Luther Gerlach is an escape artist. He escapes confinement from present-day
reality by simulating feelings, experiences, and signifiers of a world gone past through
photographic techniques long since abandoned. Using a mid-19th century wet plate process,
large-format restored antique cameras (8"x10" through 30"x40") and lenses dating from 1850
to 1940, Gerlach embarks upon a journey of commitment and idealism with each session to
produce a single photograph.
He says, "Quite often, I feel as if my soul is in the past and my mind is in the future."
There is no place in time more limiting than the present. In the future, we see endless
possibilities where we are free to indulge fantasies of what might become, and in the past,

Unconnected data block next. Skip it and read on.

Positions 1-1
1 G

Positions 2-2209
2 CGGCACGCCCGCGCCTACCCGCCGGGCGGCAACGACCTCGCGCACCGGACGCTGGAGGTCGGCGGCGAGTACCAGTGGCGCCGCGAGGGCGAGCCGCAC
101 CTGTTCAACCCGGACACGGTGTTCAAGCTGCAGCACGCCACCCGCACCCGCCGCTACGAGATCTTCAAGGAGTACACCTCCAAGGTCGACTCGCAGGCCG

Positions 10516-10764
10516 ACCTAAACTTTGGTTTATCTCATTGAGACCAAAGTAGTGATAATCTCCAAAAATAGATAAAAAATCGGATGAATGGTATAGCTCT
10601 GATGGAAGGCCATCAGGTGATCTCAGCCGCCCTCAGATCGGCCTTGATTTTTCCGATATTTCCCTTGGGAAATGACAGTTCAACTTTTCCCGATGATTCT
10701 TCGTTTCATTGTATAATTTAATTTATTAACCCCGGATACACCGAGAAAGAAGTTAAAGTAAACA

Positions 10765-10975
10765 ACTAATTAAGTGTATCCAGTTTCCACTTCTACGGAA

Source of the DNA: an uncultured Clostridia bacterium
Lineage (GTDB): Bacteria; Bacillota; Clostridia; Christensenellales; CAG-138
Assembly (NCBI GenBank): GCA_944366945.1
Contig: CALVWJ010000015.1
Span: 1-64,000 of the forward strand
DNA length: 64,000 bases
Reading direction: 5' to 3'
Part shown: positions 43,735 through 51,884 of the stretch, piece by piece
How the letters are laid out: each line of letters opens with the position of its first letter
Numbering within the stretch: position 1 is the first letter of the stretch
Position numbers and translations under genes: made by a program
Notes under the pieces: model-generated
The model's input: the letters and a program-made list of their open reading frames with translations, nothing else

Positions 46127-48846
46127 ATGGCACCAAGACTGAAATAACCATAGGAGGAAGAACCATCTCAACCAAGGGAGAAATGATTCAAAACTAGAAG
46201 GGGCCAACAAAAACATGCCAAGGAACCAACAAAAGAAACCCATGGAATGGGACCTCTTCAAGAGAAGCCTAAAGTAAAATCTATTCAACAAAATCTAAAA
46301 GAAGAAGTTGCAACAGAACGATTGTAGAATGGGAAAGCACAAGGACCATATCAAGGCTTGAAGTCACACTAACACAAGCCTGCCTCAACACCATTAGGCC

we have an absolute lack of responsibility and can release ourselves from the liability of
committing any action. It is no surprise, then, that artists of all media find their imaginations
taking up residence outside the here and now.
But there are no neighbors when one lives out of time, and throughout Gerlach's work, the
audience feels a chronic, self-imposed state of isolation and distance from the photographic
subject living in the present. His nudes and portraits are photographed with hesitance and
apology for their intimacy, while inanimate objects and scenery take on the burden of proving
their own existence, and there is a sense of secrecy and suspicion of hidden forms lurking out
of focus, beneath fog or debris. The viewer can't help but wonder what truth has been obscured or
lost through the simulation of a world that never existed.